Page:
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Discussion Starter #1
I was just under the X taking measurements to make sure that my deavers were in correctly (the right direction) and, i realized that the boots on my rear shocks are filled with muddy water from running Rausch Creek. Anybody else have this going on after running through water? What's my solution? Poke a hole in the bottom of the boot for drainage?
 

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You may have installed the boots upside down, as most come tapped w/ holes for drainage Creek. Re-install 'em, or cut out more holes, your call, but corrosion will ensue if the gunks left in there..
 

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well, not to throw Steve under the bus, but according to his how-to, i installed them correctly. I believe he talked to Greg at PRG to confirm that this is how they are supposed to be installed.

Looks like i'm gonna start poking some holes
 

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PRG says they can be mounted either way. We (Steve and myself) installed his in that orientation because the 2 bushings are different, that that is how the stock ones came off.
 

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PRG says they can be mounted either way.
Of course they can, this post is proof. Only thing is, one way allows for drainage, the other does not. You decide which is the correct way.. :scratch:
 

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See, mine are installed the same way steve did his in that photo. It was impossible to mount them up any ther way because of how the bushings were. I tried to do it the other way because of the drain holes, but its impossible. So either greg installed the bushings ackwards, or we can just poke some holes in the bottom.....................bummer.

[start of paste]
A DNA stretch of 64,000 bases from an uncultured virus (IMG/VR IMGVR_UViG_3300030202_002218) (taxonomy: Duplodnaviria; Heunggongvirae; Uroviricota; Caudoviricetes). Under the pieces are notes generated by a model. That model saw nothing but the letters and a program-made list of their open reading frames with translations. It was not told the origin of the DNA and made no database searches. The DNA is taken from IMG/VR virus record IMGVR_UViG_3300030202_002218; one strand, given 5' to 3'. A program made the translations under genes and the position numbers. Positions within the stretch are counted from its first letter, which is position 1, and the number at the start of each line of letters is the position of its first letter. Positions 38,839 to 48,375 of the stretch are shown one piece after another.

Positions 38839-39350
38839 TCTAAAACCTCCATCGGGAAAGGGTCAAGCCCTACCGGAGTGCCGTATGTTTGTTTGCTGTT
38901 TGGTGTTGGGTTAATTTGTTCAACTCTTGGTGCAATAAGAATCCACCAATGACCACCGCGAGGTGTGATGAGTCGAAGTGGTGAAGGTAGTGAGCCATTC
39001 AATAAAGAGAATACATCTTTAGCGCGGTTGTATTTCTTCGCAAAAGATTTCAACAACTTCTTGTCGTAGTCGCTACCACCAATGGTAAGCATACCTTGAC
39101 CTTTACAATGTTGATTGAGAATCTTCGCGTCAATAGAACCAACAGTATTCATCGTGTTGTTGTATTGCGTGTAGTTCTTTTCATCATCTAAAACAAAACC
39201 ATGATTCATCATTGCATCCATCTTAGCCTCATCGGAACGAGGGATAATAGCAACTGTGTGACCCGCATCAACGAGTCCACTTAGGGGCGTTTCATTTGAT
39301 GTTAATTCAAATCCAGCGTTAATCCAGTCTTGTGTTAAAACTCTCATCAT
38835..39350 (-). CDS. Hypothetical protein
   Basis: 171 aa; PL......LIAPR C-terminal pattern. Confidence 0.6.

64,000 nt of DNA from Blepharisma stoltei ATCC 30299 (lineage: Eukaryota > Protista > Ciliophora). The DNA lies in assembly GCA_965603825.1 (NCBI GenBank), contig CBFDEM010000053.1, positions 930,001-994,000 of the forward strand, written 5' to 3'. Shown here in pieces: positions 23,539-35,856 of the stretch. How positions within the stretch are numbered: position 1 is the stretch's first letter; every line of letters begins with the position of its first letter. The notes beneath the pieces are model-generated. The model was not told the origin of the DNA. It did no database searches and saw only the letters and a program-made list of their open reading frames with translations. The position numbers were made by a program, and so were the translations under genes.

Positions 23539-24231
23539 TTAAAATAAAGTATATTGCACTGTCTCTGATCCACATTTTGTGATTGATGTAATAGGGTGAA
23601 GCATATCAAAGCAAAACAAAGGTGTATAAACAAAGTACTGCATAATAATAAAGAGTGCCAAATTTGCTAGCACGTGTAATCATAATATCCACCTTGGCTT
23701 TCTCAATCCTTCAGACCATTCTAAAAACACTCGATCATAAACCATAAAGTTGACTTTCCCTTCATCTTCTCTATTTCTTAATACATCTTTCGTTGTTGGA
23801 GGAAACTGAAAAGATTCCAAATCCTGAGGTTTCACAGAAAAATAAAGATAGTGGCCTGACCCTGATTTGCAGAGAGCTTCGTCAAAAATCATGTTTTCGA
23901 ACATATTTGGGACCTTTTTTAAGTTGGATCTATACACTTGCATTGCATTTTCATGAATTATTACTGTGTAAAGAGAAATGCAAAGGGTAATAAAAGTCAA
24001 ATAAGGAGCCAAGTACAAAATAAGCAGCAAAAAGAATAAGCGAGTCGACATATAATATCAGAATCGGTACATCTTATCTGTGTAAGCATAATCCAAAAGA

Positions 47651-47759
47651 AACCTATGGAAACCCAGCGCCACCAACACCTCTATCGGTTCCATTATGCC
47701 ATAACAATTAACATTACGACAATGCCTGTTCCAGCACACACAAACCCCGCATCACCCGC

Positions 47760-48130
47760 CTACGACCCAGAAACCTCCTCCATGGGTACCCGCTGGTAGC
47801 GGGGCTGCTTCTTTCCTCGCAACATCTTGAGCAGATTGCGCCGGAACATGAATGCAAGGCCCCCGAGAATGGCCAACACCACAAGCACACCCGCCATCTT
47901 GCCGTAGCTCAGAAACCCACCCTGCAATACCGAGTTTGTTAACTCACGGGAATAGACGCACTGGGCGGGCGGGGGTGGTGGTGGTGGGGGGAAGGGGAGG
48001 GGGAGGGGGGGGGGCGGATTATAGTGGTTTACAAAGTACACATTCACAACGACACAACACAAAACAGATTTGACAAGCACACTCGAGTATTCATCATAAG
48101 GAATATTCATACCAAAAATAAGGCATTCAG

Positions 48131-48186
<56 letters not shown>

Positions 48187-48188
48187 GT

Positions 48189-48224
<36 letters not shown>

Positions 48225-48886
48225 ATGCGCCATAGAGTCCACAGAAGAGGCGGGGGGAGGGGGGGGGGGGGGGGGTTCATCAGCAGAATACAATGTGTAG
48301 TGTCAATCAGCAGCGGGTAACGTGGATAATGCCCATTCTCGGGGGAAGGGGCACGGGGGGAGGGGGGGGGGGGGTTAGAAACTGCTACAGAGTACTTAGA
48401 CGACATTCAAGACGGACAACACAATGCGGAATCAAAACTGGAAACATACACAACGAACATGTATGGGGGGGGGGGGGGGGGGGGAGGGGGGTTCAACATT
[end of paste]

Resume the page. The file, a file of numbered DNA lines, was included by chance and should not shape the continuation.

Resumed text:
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Even if installed with the holes down they can and will fill with water. The small holes will usually plug up with dirt. I have always taken a pair of wire cutters (dikes or side cutters) and cut a "V" notch out of the bottom of the boot. The hole is big enough that it usually doesn't plug up. Remember the boot is there to keep rocks and stuff from pitting the rod. They aren't designed and will not keep out dust and water.
 

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:clown: Now, I haven't installed the BOOTS you're talking about, BUT

--In the old days, the shock boots had holes on TOP, for air release, because the boots BUNCH-UP at the bottom (shock end) and keep the air from escaping,,

--Never worried about water, the shock shaft is Tempered steel/SS, mix and the shock seal, already withstands probably 5000 psi or more--

--You decide

-- :geek: :geek: --JIMBO
 

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:clown: That works, I told my wife I had my hip replaced, 9 years ago and needed a long recovery time--

-- :geek: :geek: --JIMBO
 

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TXterra37 said:
Great time to read this, she just walked into the room and got a kick outta this!

--"I like to be on top anyway!"--The fiance
Now I would love to see a picture of that Mod!! :cheers: :cheers:

What a woman!! Mine makes me do all the work!! but then again with all my experience, I dont blame her! :3some:
 
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